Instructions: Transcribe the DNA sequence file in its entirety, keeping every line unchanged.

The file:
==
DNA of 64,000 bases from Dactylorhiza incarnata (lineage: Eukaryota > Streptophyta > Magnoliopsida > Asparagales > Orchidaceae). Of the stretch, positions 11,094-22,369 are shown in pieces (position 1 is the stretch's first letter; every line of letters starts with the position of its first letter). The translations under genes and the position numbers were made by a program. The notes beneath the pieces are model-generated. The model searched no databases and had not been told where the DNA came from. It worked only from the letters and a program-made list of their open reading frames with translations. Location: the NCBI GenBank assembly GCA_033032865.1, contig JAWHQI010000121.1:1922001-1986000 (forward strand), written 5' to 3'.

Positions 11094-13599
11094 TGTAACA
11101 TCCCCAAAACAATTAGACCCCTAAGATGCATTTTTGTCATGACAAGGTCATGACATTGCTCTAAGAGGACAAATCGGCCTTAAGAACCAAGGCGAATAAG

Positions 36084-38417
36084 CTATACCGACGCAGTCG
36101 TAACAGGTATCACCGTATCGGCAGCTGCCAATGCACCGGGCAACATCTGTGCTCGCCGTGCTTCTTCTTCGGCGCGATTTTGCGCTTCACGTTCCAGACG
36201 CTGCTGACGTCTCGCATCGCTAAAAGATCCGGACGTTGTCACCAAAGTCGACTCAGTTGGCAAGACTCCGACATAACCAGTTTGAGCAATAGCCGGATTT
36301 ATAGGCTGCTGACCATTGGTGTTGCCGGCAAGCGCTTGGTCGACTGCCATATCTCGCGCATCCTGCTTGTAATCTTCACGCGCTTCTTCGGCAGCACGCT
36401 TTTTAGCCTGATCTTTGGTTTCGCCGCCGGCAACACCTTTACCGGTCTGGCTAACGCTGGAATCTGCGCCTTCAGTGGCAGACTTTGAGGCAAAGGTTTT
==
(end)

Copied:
DNA of 64,000 bases from Dactylorhiza incarnata (lineage: Eukaryota > Streptophyta > Magnoliopsida > Asparagales > Orchidaceae). Of the stretch, positions 11,094-22,369 are shown in pieces (position 1 is the stretch's first letter; every line of letters starts with the position of its first letter). The translations under genes and the position numbers were made by a program. The notes beneath the pieces are model-generated. The model searched no databases and had not been told where the DNA came from. It worked only from the letters and a program-made list of their open reading frames with translations. Location: the NCBI GenBank assembly GCA_033032865.1, contig JAWHQI010000121.1:1922001-1986000 (forward strand), written 5' to 3'.

Positions 11094-13599
11094 TGTAACA
11101 TCCCCAAAACAATTAGACCCCTAAGATGCATTTTTGTCATGACAAGGTCATGACATTGCTCTAAGAGGACAAATCGGCCTTAAGAACCAAGGCGAATAAG

Positions 36084-38417
36084 CTATACCGACGCAGTCG
36101 TAACAGGTATCACCGTATCGGCAGCTGCCAATGCACCGGGCAACATCTGTGCTCGCCGTGCTTCTTCTTCGGCGCGATTTTGCGCTTCACGTTCCAGACG
36201 CTGCTGACGTCTCGCATCGCTAAAAGATCCGGACGTTGTCACCAAAGTCGACTCAGTTGGCAAGACTCCGACATAACCAGTTTGAGCAATAGCCGGATTT
36301 ATAGGCTGCTGACCATTGGTGTTGCCGGCAAGCGCTTGGTCGACTGCCATATCTCGCGCATCCTGCTTGTAATCTTCACGCGCTTCTTCGGCAGCACGCT
36401 TTTTAGCCTGATCTTTGGTTTCGCCGCCGGCAACACCTTTACCGGTCTGGCTAACGCTGGAATCTGCGCCTTCAGTGGCAGACTTTGAGGCAAAGGTTTT